A Nudge for Mobility: Increasing Parental Investments in Their Children
*Names in bold indicate Presenter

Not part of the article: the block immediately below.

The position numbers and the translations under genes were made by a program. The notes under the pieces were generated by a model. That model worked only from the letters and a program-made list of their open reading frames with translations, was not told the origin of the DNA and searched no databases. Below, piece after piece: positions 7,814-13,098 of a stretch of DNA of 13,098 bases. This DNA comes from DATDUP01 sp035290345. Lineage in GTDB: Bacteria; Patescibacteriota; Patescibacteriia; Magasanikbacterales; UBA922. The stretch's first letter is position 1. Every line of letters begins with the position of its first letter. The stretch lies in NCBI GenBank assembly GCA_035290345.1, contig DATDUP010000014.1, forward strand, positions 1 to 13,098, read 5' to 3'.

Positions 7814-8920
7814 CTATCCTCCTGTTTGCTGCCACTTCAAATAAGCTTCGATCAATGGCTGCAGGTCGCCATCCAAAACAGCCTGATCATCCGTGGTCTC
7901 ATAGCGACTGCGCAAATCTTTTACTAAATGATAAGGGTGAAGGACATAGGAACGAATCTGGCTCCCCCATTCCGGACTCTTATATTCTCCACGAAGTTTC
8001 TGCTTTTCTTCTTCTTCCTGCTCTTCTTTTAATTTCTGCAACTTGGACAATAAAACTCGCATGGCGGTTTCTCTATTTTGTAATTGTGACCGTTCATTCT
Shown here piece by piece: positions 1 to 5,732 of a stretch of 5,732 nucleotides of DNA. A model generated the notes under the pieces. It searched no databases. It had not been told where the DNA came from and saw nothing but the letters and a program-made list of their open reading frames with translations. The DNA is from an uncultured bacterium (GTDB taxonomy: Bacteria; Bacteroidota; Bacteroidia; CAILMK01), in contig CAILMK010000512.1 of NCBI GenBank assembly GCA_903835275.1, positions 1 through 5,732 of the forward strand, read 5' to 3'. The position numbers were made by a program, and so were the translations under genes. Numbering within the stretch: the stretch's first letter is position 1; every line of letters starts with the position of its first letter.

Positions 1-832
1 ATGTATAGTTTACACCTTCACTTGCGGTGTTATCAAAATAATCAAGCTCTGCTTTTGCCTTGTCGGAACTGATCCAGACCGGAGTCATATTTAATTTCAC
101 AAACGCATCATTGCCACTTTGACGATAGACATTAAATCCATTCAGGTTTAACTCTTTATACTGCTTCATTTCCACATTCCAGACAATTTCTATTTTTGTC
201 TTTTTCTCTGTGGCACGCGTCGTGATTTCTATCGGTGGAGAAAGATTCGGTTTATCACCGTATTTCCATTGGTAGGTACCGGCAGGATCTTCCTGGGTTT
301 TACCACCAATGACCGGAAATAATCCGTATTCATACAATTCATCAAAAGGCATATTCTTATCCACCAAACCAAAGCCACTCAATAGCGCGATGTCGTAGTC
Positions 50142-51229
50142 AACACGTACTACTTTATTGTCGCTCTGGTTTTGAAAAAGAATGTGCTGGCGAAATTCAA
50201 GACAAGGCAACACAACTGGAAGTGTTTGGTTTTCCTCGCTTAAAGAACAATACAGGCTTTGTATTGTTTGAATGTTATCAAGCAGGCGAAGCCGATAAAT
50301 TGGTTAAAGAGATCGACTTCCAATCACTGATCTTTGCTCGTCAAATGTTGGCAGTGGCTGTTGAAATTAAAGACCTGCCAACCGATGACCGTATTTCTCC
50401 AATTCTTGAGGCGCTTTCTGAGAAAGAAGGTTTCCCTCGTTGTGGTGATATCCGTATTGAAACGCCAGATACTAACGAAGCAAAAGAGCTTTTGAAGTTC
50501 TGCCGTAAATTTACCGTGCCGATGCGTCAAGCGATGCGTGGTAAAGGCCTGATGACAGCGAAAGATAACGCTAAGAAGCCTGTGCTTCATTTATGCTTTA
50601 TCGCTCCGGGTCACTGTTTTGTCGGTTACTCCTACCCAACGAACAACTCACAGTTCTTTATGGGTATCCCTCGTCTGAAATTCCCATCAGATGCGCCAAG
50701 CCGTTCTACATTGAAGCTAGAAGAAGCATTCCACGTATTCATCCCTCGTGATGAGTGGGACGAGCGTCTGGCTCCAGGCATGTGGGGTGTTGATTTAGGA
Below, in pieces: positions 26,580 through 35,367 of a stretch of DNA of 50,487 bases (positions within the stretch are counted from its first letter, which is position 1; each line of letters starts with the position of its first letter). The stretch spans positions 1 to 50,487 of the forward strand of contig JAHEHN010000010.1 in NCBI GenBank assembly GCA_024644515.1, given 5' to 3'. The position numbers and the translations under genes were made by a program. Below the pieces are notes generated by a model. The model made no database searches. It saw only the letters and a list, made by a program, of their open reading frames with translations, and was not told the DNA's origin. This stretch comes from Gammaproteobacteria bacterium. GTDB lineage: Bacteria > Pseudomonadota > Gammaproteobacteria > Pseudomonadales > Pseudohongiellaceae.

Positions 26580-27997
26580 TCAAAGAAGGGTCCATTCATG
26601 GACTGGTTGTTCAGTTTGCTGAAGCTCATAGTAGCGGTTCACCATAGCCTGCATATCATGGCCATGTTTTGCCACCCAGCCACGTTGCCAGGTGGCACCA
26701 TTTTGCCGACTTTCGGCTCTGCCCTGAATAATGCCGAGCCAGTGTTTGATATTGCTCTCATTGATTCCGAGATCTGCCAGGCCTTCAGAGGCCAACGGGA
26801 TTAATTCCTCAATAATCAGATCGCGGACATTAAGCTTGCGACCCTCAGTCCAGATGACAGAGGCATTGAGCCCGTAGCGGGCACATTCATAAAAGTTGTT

This paper reports results from the “Parents and Children Together Study,” a randomized-control experiment conducted in Head Start centers in Chicago designed to increase the amount of time low-income parents spend reading with their children. Participating parents borrow an electronic tablet that has a recordable storybook app with over 500 books in its digital library. The tablet collects objective data on the amount of parent-child reading time. The treatment group receives a behaviorally-informed intervention that includes a suite of behavioral “nudges,” including weekly goal setting, daily text-message reminders, visual feedback on weekly progress, and personal and peer recognition for meeting goals. Parents assigned to the control group receive the tablet with the storybook app and instructions for how to use it but none of the behavioral “nudges.” Results show that at the end of the 6-week intervention, parents in the experimental group spent on average more than twice as much time reading with their children from the storybook app compared to parents in the control condition. This represents a statistically significant and very large treatment impact. The treatment impact persisted for a three-week follow-up period following the cessation of the intervention.